“The filing of objections to a magistrate’s report enables the district judge to focus
attention on those issues—factual and legal—that are at the heart of the parties’ dispute.”
Thomas v. Arn, 474 U.S. 140, 147 (1985).
Here, Plaintiff’s objection to the Report (titled
“Continued response as required by magistrate judge”) makes no attempt to address the issues
raised by Defendant in its Motion to Dismiss or the Report. (ECF No. 43.) In fact, Plaintiff does
not state that he objects to any specific portions of the Report at all. Id. Rather, his “Continued
response as required by magistrate judge” merely rehashes his general arguments and does not
direct the Court’s attention to a specific area of concern in the Report. Id. At best, Plaintiff’s
filing can be construed as a general objection to Magistrate Judge’s recommendation that his
case should be dismissed. Id. Therefore, in the absence of a specific objection to the Report, the
Court need only “satisfy itself that there is no clear error on the face of the record in order to
accept the recommendation.” Diamond v. Colonial Life & Accident Ins. Co., 416 F.3d 310, 315
(4th Cir. 2005) (internal citations omitted).
In conducting its review for clear error, the Court has reviewed all of the filings by the
parties in addition to the Magistrate Judge’s Report. The Court notes that Plaintiff appended
additional factual material to his objections including emails, deeds of trust, notices of
foreclosure and a “Claim Committee Report – First Party” from State Farm Insurance. (ECF
43.) It is well-established that parties cannot amend their complaints through briefing or oral
advocacy by raising new facts that constitute matters beyond the pleadings for the purposes of
defeating a motion to dismiss. See, e.g., S. Walk at Broadlands Homeowner's Ass'n, Inc. v.
OpenBand at Broadlands, LLC, 713 F.3d 175, 185 (4th Cir. 2013). Therefore, these additional
materials are not appropriate for consideration. However, in order to be appropriately lenient to
a pro se litigant, the Court reviewed the materials submitted with Plaintiff’s objections. Plaintiff
fails to explain how these documents bolster his claims. After reviewing the documents, the
Court finds that they do not support Plaintiff’s objections.
As set forth above, the Court is only required to conduct a review for clear error on the
face of the record due to Plaintiff’s failure to make a specific objection to the Report. After
thorough review of the record, the applicable law and the Report, the Court finds no clear error
on the face of the record.
However, out of an abundance of caution and in order to be
appropriately lenient to a pro se litigant, the Court conducted a de novo review of the Report in
light of Plaintiff’s general objection to dismissal of his claims.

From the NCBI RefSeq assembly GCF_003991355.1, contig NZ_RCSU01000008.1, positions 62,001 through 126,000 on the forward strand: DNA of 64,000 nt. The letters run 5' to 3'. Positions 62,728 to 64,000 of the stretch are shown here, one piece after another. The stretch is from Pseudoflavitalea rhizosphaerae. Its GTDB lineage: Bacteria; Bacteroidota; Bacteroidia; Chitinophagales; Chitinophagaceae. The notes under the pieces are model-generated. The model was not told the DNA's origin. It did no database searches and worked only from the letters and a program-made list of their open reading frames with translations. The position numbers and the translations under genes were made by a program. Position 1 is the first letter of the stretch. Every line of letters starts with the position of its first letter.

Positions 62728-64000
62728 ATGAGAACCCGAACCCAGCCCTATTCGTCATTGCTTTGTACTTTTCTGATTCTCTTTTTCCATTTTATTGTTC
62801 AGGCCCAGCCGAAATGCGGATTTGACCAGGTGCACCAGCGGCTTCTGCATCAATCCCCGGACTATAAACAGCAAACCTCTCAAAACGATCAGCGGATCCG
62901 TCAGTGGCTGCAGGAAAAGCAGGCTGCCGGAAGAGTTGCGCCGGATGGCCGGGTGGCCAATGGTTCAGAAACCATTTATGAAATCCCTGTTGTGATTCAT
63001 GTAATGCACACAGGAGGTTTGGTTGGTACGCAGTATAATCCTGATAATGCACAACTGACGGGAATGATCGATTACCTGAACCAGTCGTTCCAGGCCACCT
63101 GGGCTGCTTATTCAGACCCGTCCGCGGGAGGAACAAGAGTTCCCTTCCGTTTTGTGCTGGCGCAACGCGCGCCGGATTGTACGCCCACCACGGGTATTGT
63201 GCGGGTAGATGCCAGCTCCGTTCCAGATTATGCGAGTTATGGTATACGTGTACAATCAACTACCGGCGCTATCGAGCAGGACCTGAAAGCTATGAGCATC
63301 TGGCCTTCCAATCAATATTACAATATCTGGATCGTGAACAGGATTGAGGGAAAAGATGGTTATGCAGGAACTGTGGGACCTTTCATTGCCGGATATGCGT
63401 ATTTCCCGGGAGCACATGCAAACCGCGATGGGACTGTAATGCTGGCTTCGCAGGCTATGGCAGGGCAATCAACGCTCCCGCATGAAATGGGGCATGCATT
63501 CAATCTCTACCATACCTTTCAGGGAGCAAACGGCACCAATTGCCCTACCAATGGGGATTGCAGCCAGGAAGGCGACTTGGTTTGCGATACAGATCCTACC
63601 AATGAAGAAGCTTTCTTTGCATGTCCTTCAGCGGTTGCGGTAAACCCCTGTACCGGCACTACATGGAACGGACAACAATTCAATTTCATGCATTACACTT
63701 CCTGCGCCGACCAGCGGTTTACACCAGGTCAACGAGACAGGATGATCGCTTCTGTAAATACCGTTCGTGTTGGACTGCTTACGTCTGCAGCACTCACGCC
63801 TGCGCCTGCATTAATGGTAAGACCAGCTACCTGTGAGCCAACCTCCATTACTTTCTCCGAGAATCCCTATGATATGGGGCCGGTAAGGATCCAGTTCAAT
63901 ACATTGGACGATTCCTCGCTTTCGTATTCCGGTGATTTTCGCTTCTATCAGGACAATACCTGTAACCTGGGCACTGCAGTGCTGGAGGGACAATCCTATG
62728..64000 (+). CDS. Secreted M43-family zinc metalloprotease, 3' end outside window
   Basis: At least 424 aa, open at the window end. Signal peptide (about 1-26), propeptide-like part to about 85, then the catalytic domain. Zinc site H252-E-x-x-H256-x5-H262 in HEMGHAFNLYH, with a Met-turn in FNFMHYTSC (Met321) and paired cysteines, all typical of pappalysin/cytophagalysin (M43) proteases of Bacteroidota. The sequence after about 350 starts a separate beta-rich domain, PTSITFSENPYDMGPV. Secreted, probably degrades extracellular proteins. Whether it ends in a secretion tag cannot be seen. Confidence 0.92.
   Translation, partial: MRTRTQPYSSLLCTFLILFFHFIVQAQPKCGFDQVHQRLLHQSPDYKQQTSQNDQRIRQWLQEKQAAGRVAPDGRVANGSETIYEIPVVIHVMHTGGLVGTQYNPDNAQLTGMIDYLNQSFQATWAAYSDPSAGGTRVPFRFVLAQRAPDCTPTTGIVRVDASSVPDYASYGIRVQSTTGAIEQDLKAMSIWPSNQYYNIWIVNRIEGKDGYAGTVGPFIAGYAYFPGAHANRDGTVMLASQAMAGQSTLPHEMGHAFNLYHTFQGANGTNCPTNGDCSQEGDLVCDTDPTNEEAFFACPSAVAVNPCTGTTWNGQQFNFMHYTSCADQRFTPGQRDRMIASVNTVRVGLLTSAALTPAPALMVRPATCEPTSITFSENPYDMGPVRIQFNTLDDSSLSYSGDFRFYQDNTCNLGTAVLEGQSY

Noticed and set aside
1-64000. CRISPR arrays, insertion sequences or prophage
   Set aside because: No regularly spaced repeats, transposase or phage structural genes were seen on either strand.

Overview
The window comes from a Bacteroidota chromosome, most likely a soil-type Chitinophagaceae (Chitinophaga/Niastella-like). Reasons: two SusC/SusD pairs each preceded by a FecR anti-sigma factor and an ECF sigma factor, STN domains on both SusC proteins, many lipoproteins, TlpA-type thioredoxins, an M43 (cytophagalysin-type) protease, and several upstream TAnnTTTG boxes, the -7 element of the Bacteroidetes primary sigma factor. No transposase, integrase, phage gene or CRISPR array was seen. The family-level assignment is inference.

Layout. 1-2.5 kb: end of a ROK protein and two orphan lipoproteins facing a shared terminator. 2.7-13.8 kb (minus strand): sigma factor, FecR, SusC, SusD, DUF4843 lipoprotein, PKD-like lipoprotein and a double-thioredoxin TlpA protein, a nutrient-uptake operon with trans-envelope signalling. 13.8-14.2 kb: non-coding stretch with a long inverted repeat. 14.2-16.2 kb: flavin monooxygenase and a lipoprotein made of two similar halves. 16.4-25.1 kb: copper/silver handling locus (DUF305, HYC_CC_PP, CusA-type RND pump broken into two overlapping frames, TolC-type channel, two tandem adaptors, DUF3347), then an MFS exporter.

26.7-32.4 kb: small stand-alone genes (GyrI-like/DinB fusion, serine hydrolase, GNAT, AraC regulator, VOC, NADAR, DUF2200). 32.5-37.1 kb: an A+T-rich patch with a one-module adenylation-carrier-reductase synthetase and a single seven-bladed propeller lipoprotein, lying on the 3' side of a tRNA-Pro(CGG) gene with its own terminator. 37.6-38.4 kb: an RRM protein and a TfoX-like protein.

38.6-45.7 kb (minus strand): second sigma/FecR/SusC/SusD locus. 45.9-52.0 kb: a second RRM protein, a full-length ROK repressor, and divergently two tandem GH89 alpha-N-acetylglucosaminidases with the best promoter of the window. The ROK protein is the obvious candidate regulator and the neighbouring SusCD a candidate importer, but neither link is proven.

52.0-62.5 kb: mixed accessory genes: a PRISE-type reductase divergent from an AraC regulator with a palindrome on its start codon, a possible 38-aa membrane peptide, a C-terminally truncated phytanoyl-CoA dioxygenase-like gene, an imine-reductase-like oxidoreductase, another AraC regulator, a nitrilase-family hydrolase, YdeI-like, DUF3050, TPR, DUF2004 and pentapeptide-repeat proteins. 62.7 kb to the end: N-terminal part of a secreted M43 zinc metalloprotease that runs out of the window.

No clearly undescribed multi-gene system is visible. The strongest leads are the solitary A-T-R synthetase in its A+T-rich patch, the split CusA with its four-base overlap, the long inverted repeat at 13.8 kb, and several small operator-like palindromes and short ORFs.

A plaintiff’s complaint should set forth “a short and plain statement . . . showing that the
pleader is entitled to relief.” Fed. R. Civ. P. 8(a)(2). Rule 8 “does not require ‘detailed factual
allegations,’ but it demands more than an unadorned, the-defendant-unlawfully-harmed-me
accusation.” Ashcroft v. Iqbal, 556 U.S. 662, 678 (2009) (quoting Bell Atl. Corp. v. Twombly,
550 U.S. 544, 555 (2007)). “To survive a motion to dismiss, a complaint must contain sufficient
factual matter, accepted as true, to ‘state a claim to relief that is plausible on its face.’” Id.
(quoting Twombly, 550 U.S. at 570)). “A claim has facial plausibility when the plaintiff pleads
factual content that allows the court to draw the reasonable inference that the defendant is liable
for the misconduct alleged.” Id. (quoting Twombly, 550 U.S. at 556)). Although a court must
accept all facts alleged in the complaint as true, this is inapplicable to legal conclusions, and
“[t]hreadbare recitals of the elements of a cause of action, supported by mere conclusory
statements, do not suffice.” Iqbal, 556 U.S. at 678 (citation omitted).
Here, Plaintiff’s Supplemental Complaint fails to plead factual content that allows the
Court to draw the reasonable inference that Defendant is liable for the misconduct alleged. Even
liberally construed, Plaintiff’s Supplemental Complaint fails to state a claim for negligence,
intentional infliction of emotional distress, fraud or a violation of the Financial Institutions
Reform, Recovery and Enforcement Act (“FIRREA”).
Accordingly, the Court adopts the
recommendation of the Magistrate Judge and incorporates the Report herein by specific
reference. For the reasons articulated by the Magistrate Judge, it is hereby ordered that the
Supplemental Complaint (ECF No. 1-1) filed by Plaintiff be dismissed with prejudice.
For the forgoing reasons, Plaintiff’s objection to the Report is overruled and the
Magistrate Judge’s Report is adopted as the Order of this Court to the extent it is consistent with
this Order. Defendant’s Motion to Dismiss (ECF No. 29) is hereby GRANTED and Plaintiff’s
Supplemental Complaint (ECF No. 1-1) is DISMISSED WITH PREJUDICE.
IT IS SO ORDERED.
/s/ A. Marvin Quattlebaum, Jr.
A. Marvin Quattlebaum, Jr.
United States District Judge
July 23, 2018
Greenville, South Carolina